In addition to being intuitive, I also feel that historically this connection was intentional – done with purpose. Our intuition that time spent in nature was good for us drove us to purposefully experience these environments – whether as a preventative, restorative, or as in the case of tuberculosis - a medically-proven recovery method.
One of the early modern examples of a nature connection influencing the shape of healing came to us in 1860 from none other than Florence Nightingale. She kept a diary of things she noticed as she nursed injured soldiers back to health. She cites: “I mention from experience, as quite perceptible in promoting recovery, the being able to see out of a window, instead of looking against a dead wall; the bright color of flowers, the being able to read in bed by the light of a window close to the bed-head. It is generally said that the effect is upon the mind. Perhaps so, but it is not less so upon the body on that account. …”
(Wagenaar, C., de Swaan, A., Verderber, S., Jencks, C., Betsky, A., & Ulrich, R. (2006). The Architecture of Hospitals. NAi Publishers. p.376.)
In 1984, Roger Ulrich studied not injured soldiers, but rather patients recovering from gallbladder surgery. His experiment placed patients in different rooms of the hospital. Some had views of trees and green spaces, others had only views of a brick wall. The results - those patients looking at the green views tended to heal a day quicker, needed less pain meds, and had less issues after surgery than those looking at brick walls. Here, the intentionality of a green connection made a measurable difference in the patient's health.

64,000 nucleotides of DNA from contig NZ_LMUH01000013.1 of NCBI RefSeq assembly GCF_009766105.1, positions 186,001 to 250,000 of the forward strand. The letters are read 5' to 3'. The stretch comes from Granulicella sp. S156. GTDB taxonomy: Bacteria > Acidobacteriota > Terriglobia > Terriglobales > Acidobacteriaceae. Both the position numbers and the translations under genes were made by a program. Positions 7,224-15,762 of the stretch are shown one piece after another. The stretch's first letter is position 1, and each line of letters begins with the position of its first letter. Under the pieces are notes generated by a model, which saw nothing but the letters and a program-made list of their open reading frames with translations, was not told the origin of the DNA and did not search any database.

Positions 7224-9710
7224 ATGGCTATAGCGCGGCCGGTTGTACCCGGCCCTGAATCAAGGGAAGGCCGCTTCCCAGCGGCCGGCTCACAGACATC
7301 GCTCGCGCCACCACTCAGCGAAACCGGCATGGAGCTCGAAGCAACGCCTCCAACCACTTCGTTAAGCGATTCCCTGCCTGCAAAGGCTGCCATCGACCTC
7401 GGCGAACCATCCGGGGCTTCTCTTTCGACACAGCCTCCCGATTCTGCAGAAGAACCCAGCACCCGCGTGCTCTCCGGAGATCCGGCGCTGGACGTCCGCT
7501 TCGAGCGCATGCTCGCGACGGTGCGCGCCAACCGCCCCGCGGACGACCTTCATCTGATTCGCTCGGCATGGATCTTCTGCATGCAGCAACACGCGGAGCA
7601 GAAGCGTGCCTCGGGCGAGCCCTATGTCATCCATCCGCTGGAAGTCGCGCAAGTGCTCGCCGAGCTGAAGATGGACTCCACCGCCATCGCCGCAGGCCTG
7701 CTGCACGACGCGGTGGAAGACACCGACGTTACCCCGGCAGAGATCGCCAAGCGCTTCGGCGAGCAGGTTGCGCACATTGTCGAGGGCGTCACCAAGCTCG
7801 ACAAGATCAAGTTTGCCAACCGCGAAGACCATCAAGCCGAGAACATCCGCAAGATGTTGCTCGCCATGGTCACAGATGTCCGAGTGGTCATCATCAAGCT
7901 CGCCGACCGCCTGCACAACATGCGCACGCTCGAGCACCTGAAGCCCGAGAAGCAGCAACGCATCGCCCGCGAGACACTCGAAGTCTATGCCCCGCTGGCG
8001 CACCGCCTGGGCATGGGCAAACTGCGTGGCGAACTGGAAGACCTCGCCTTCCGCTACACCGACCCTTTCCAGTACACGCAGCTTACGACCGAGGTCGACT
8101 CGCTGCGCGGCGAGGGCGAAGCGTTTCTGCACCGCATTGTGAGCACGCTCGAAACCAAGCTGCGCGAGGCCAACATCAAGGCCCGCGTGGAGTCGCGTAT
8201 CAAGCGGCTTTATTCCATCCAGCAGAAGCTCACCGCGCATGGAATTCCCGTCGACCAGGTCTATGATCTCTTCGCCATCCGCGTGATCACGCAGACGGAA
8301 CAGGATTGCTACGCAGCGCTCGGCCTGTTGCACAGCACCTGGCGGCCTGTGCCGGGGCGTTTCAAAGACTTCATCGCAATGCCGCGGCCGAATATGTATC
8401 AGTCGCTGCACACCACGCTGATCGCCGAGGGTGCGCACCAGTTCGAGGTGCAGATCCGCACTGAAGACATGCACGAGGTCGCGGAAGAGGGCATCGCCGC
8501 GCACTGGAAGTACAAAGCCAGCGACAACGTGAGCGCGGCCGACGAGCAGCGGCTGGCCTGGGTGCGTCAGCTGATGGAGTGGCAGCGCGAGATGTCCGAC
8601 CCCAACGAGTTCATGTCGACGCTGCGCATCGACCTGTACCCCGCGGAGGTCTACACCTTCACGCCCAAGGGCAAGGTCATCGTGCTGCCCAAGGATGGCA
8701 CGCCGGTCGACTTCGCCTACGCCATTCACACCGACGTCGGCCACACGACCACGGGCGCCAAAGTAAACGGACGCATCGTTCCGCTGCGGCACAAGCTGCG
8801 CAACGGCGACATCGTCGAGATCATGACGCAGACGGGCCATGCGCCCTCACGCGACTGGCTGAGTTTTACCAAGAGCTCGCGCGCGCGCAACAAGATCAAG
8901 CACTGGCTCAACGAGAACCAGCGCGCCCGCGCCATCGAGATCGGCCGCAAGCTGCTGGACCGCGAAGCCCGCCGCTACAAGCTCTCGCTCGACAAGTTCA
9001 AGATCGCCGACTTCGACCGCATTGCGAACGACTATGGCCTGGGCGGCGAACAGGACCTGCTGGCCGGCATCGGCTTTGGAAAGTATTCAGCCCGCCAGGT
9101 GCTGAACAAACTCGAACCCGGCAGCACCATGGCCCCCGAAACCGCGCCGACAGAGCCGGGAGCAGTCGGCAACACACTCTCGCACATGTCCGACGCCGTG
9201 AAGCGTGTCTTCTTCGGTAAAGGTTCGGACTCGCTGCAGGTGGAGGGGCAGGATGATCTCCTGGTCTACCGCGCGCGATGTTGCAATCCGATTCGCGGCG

Another decade on, Clare Cooper Marcus and Marni Barnes completed a 1995 study on the ideal qualities of healing gardens. Their research noticed that people tend to go these spaces for rejuvenation and renewal from mental and emotional anxiety. “One finding, in particular, surprised Cooper Marcus and Barnes. Stressed hospital employees accounted for as many visits to hospital gardens as stressed patients, and interviews confirmed that staffers depend on the greenery.” Again we have an example of intention paired with green space providing a much-needed balm. They also found that “tree-bordered vistas of fountains or other water features, along with lush, multilayered greenery of mature trees and flowering plants, appealed most.” (Scientific American, March 2012)
So, what should we take from these tidbits? Should we follow the metrics or go with our guts? What’s great is with the ongoing research accumulating daily on the benefits to our species of time spent in nature – we can depend on both intuition and proof. What does our heart tell us about how time spent outside, in the embrace of a beautiful woodland, will make us feel? I know what mine tells me – visit your ancestors, you’ll be surprised at how time spent intentionally within the realm of trees might just lead you back to yourself.